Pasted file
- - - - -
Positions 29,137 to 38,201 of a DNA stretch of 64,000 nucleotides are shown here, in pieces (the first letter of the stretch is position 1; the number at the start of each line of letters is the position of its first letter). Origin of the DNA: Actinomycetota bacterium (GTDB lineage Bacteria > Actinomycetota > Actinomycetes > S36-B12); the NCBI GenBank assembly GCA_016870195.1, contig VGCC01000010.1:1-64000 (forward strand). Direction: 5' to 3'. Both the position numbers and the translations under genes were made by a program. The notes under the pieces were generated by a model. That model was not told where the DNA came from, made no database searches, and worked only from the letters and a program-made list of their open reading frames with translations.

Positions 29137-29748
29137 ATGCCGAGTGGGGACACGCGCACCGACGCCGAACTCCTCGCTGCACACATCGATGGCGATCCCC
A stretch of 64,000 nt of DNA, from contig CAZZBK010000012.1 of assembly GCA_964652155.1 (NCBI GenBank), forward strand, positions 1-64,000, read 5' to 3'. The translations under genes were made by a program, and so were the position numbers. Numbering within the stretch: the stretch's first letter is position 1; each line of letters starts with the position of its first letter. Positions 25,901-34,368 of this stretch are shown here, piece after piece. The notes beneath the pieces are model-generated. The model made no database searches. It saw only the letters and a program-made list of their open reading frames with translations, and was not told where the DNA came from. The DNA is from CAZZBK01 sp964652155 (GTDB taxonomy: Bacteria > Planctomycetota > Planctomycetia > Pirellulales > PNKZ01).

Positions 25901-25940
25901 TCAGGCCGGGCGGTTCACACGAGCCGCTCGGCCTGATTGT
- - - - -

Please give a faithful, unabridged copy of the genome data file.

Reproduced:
Positions 29,137 to 38,201 of a DNA stretch of 64,000 nucleotides are shown here, in pieces (the first letter of the stretch is position 1; the number at the start of each line of letters is the position of its first letter). Origin of the DNA: Actinomycetota bacterium (GTDB lineage Bacteria > Actinomycetota > Actinomycetes > S36-B12); the NCBI GenBank assembly GCA_016870195.1, contig VGCC01000010.1:1-64000 (forward strand). Direction: 5' to 3'. Both the position numbers and the translations under genes were made by a program. The notes under the pieces were generated by a model. That model was not told where the DNA came from, made no database searches, and worked only from the letters and a program-made list of their open reading frames with translations.

Positions 29137-29748
29137 ATGCCGAGTGGGGACACGCGCACCGACGCCGAACTCCTCGCTGCACACATCGATGGCGATCCCC
A stretch of 64,000 nt of DNA, from contig CAZZBK010000012.1 of assembly GCA_964652155.1 (NCBI GenBank), forward strand, positions 1-64,000, read 5' to 3'. The translations under genes were made by a program, and so were the position numbers. Numbering within the stretch: the stretch's first letter is position 1; each line of letters starts with the position of its first letter. Positions 25,901-34,368 of this stretch are shown here, piece after piece. The notes beneath the pieces are model-generated. The model made no database searches. It saw only the letters and a program-made list of their open reading frames with translations, and was not told where the DNA came from. The DNA is from CAZZBK01 sp964652155 (GTDB taxonomy: Bacteria > Planctomycetota > Planctomycetia > Pirellulales > PNKZ01).

Positions 25901-25940
25901 TCAGGCCGGGCGGTTCACACGAGCCGCTCGGCCTGATTGT